2, Research Center Jülich, Jülich, , Germany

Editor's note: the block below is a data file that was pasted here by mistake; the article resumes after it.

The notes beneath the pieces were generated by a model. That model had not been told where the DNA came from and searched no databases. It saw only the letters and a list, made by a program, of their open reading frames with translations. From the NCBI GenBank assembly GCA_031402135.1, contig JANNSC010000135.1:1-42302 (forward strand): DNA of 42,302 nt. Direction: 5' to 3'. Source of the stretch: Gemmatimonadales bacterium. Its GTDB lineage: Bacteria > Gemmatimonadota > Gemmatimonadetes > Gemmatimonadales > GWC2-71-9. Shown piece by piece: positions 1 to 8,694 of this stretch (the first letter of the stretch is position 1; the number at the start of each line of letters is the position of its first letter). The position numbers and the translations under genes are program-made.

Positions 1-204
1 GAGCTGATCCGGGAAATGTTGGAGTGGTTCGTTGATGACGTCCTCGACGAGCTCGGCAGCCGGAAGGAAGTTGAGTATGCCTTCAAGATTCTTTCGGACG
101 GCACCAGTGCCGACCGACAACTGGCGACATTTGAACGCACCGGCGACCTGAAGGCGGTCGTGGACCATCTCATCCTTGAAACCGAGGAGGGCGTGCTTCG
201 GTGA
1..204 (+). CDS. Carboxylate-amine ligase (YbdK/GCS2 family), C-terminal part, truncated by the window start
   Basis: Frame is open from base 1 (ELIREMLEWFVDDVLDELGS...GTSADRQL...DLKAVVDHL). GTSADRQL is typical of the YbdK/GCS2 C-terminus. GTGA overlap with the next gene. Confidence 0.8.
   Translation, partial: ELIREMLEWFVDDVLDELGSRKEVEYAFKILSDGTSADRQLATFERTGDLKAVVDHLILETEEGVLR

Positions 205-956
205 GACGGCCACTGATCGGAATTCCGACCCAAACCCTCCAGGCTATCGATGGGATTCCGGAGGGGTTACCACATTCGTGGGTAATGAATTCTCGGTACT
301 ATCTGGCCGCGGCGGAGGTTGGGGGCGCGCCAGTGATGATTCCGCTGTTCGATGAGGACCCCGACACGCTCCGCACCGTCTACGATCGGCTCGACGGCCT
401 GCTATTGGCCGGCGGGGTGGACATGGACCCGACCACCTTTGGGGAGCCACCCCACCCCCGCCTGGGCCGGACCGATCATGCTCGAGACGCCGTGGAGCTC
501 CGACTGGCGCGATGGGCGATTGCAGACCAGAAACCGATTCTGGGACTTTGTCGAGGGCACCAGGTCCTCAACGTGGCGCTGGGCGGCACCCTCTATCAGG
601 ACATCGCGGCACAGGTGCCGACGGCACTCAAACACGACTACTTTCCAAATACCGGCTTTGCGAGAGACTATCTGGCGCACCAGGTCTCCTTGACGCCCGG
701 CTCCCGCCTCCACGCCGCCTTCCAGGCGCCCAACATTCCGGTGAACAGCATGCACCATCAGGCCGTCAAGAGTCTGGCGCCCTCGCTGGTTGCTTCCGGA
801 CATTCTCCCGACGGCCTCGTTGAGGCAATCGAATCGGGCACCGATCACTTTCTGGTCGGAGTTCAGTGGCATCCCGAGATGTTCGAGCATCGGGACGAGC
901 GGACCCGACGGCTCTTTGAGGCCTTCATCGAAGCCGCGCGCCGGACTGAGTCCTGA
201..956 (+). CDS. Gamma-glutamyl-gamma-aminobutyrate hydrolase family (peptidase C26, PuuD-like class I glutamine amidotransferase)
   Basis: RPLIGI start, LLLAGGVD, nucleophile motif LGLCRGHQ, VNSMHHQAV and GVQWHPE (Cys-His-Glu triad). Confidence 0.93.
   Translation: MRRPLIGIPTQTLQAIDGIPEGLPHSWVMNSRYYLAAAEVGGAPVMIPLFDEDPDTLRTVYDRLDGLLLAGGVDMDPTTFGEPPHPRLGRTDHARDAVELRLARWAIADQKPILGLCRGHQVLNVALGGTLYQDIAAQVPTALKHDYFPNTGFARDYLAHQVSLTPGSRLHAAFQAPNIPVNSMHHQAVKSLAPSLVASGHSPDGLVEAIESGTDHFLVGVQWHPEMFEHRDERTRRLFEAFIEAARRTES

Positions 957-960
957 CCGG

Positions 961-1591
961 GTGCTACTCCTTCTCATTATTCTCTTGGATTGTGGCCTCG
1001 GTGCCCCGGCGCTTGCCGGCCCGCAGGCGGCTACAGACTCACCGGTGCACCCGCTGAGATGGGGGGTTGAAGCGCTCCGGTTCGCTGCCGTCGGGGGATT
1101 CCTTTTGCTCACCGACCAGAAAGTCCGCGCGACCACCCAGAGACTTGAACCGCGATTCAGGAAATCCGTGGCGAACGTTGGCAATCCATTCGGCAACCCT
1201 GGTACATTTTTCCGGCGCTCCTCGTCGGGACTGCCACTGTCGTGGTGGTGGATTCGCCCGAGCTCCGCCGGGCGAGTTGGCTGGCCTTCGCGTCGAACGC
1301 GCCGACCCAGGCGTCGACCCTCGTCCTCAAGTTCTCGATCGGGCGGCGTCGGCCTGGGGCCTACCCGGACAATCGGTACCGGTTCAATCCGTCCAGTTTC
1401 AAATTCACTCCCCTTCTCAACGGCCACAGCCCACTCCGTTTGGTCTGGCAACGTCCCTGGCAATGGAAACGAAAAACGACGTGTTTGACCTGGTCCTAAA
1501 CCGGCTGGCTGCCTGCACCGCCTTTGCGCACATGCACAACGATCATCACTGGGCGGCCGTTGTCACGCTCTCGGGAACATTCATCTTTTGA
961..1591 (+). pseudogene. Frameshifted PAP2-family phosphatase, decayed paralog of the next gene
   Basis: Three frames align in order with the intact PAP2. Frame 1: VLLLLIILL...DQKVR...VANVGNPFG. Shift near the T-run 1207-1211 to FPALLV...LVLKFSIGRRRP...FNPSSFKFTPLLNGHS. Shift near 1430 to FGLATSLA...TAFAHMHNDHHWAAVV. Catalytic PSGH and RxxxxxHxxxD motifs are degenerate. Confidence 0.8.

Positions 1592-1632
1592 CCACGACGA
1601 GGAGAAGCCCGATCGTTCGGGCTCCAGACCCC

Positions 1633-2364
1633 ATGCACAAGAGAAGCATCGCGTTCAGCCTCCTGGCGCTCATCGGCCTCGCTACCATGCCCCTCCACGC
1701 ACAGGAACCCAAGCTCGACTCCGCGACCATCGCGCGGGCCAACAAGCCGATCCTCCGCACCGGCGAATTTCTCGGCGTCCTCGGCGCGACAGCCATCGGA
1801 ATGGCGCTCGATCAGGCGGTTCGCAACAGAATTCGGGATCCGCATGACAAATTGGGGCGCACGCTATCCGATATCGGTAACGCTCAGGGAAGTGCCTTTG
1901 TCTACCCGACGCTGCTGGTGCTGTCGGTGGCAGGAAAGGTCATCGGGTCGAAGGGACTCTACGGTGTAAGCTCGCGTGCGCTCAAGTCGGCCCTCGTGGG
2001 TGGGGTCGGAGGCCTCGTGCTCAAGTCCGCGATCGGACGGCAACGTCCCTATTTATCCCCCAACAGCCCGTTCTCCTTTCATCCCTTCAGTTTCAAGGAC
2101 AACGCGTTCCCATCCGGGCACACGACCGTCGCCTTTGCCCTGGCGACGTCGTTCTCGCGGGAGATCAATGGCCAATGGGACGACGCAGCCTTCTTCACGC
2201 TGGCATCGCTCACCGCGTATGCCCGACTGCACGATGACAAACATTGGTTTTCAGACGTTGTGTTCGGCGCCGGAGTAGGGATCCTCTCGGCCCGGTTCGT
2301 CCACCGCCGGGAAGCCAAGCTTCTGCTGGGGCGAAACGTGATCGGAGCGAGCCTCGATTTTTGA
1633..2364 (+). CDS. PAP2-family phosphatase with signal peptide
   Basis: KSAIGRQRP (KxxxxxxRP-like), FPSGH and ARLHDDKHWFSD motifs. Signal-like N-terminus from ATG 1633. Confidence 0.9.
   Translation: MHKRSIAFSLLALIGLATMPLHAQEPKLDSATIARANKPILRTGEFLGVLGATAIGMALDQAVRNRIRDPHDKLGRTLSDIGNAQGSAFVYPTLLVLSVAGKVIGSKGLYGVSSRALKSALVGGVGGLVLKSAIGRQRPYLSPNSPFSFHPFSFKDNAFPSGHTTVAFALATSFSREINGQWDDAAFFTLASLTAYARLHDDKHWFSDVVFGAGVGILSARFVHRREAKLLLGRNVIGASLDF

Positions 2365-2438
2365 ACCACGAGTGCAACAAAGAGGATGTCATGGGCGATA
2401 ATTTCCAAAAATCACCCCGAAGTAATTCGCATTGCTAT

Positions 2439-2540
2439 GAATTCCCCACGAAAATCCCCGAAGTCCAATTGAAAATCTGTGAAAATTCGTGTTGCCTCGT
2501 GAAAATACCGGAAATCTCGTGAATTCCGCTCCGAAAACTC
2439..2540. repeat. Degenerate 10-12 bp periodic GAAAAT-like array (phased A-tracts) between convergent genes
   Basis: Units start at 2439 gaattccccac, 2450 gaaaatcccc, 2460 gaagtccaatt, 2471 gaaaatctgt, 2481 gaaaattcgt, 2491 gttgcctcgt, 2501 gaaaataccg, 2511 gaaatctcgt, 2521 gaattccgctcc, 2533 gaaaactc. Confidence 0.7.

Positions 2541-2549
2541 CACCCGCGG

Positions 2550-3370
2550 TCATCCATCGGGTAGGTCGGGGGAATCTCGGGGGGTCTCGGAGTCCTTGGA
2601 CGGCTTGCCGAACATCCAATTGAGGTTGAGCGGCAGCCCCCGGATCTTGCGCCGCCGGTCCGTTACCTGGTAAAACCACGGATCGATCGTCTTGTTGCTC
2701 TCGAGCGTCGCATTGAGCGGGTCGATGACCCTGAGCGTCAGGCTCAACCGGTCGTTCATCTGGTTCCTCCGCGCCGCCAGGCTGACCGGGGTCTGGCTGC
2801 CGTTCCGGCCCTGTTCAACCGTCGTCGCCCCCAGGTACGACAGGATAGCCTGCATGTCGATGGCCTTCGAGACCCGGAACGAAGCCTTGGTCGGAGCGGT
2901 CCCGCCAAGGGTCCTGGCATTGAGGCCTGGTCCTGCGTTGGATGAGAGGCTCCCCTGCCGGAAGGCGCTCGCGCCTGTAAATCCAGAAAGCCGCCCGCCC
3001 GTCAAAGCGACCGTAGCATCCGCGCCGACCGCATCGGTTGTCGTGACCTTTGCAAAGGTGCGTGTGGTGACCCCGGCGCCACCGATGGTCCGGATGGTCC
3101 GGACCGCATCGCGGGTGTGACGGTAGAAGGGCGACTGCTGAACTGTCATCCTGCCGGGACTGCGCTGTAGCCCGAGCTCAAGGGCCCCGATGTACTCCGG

Phase change media utilize a remarkable property portfolio including the ability to rapidly switch between the amorphous and crystalline state, which differ significantly in their properties. This material combination makes them very attractive for data storage applications in rewriteable optical data storage, where the pronounced difference of optical properties between the amorphous and crystalline state is used. This unconventional class of materials is also the basis of a storage concept to replace flash memory. This talk will discuss the unique material properties, which characterize phase change materials. In particular, it will be shown that only a rather small group of materials utilizes a unique bonding mechanism (‘Bond No. 6’), which can explain many of the characteristic features of crystalline phase change materials. Different pieces of evidence for the existence of this novel bond will be presented. This insight is subsequently employed to predict systematic property trends and to explore the limits in stoichiometry for such memory applications. It will also be demonstrated how this concept can be used to tailor the electrical and thermal conductivity of phase change materials. Yet, the discoveries presented here also force us to revisit the concept of chemical bonds and bring back a history of vivid scientific disputes about ‘the nature of the chemical bond’.